The patient was transferred to the intensive care unit (ICU) where he died on the same day. Abdulridha Mohammed Hassan was admitted on 17 February 2011 after he was shot in the head. He underwent a surgery in the presence of the media in the operating theater. For the sake of media effects, an unnecessarily large incision was opened in the head, which caused an uncontrollable hemorrhage. Cotton was used to stop the bleeding and covered with a dressing.

The patient was transferred to the Intensive Care Unit (ICU) where he died two days later. Investigations have revealed that a consultant who was in charge of an important room within the Emergency Department had issued orders to the doctors to give Atropine to those who suffered from dyspnea and convulsions. This order resulted in the aggravation of the cases as the drug stimulates the heart rate. The purpose was to show that the tear gas used by the police to disperse crowds was not allowed internationally.

Cases were admitted into the Salmaniya Medical Complex after they breathed tear gas. The cases claimed that their bodies were covered with a white substance. Investigations revealed that the substance was Moxal, which is normally used to reduce acidity in the stomach and treat heartburns. It has no medical use in preventing asphyxia.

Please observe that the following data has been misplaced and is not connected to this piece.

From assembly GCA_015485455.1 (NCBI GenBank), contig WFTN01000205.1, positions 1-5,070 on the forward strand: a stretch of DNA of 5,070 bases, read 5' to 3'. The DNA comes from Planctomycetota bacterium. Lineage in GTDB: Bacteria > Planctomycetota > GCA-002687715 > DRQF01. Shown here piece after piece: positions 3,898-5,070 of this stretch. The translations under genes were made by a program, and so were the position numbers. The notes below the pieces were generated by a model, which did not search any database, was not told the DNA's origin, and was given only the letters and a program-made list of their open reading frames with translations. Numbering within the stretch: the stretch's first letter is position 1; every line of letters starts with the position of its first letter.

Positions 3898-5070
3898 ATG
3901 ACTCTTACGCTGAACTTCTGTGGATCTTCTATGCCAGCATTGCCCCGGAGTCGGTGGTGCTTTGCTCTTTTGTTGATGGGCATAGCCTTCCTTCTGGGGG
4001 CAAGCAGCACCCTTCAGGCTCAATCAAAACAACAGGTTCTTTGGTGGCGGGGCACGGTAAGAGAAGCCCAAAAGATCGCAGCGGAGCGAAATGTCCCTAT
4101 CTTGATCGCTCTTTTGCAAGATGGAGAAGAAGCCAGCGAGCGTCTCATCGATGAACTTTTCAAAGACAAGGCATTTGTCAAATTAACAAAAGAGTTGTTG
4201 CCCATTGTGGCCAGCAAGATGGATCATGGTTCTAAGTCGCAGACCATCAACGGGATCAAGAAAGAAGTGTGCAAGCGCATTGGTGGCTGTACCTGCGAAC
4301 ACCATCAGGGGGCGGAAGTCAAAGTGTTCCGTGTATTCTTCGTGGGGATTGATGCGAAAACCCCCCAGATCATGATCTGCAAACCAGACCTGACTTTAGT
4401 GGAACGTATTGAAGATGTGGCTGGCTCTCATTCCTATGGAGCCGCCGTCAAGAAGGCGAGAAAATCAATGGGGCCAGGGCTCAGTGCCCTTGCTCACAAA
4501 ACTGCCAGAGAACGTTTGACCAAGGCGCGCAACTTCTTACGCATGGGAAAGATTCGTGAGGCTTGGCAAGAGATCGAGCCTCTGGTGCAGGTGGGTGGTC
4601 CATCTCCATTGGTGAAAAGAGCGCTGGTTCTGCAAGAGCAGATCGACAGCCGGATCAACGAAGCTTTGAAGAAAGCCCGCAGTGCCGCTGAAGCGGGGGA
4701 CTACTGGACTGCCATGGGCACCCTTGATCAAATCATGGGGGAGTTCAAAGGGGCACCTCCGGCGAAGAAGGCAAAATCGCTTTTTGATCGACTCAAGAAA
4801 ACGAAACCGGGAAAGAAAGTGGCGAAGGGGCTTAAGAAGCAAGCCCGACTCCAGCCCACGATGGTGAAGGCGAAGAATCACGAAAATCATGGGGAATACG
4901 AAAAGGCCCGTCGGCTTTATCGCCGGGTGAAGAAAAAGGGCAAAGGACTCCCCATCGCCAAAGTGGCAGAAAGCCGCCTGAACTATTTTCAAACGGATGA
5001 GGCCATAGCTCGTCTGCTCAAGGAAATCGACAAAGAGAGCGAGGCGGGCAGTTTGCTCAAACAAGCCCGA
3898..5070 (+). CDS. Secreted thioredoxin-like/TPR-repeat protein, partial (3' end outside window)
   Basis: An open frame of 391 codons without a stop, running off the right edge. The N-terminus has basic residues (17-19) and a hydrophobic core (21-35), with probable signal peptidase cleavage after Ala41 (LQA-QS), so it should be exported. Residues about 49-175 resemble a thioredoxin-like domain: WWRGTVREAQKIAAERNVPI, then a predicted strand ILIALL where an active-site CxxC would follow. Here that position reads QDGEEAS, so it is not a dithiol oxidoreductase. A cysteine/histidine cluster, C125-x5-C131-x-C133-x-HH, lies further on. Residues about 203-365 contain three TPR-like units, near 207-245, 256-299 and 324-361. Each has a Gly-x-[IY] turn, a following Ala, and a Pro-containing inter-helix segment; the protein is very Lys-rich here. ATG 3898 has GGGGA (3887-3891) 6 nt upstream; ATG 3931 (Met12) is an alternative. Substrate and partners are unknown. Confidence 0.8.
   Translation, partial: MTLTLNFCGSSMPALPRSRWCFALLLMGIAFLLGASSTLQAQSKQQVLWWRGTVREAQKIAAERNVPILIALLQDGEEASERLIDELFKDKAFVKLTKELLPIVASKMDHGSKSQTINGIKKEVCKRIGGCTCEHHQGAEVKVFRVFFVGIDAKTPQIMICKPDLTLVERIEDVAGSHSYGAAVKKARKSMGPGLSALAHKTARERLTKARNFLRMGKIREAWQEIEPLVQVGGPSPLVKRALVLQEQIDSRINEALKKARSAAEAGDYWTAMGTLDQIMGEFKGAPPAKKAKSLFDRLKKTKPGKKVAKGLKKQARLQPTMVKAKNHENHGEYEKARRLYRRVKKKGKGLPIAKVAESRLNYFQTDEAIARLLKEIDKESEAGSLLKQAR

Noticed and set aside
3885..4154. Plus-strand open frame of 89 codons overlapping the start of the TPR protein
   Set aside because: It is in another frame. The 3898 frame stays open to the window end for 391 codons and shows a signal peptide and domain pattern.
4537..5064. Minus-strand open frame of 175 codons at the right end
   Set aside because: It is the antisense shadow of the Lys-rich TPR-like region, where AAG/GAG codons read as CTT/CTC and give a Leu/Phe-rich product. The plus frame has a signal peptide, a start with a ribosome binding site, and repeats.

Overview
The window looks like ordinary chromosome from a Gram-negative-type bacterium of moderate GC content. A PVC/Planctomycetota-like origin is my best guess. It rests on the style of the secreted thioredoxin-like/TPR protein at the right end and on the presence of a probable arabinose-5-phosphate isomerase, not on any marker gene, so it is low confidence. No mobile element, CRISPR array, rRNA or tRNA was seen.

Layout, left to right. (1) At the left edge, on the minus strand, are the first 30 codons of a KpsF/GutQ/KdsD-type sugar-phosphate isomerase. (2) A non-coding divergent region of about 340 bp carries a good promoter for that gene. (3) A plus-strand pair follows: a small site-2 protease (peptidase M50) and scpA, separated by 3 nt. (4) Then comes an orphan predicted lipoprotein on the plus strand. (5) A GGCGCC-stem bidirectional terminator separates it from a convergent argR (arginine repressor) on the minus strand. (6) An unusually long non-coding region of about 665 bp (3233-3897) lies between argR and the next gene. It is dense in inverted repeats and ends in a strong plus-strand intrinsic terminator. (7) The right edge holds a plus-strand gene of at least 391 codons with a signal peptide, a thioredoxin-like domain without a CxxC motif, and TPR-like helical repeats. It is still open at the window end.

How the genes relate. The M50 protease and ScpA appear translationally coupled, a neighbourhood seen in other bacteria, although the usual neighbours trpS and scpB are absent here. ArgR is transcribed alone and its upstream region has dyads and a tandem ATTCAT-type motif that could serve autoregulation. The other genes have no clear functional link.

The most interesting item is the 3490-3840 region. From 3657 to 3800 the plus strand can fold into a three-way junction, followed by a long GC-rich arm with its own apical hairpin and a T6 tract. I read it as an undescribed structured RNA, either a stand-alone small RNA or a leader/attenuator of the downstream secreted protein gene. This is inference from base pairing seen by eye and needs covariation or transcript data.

Medicine and medical equipment that were the property of the Salmaniya Medical Complex were stolen and transferred to other locations in a blatant violation of the laws and regulations.

Investigations revealed that the defendants took bags from the Blood Bank at the Salmaniya Medical Complex which were used by demonstrators to splatter blood on their bodies and claim that they were injured.

Large quantities of medication and medical equipment were transported to the Gulf Cooperation Council (GCC) Roundabout.

Defendants forced their colleagues, nurses and paramedics who were not under their orders to work under these conditions and did not allow them to behave otherwise.

In addition to all this, the Salmaniya Medical Complex was transformed into a prison where security men and foreigners, particularly Asians, who had been kidnapped, were detained by their kidnappers who had links with the defendants. The Salmaniya Medical Complex was also used to store weapons.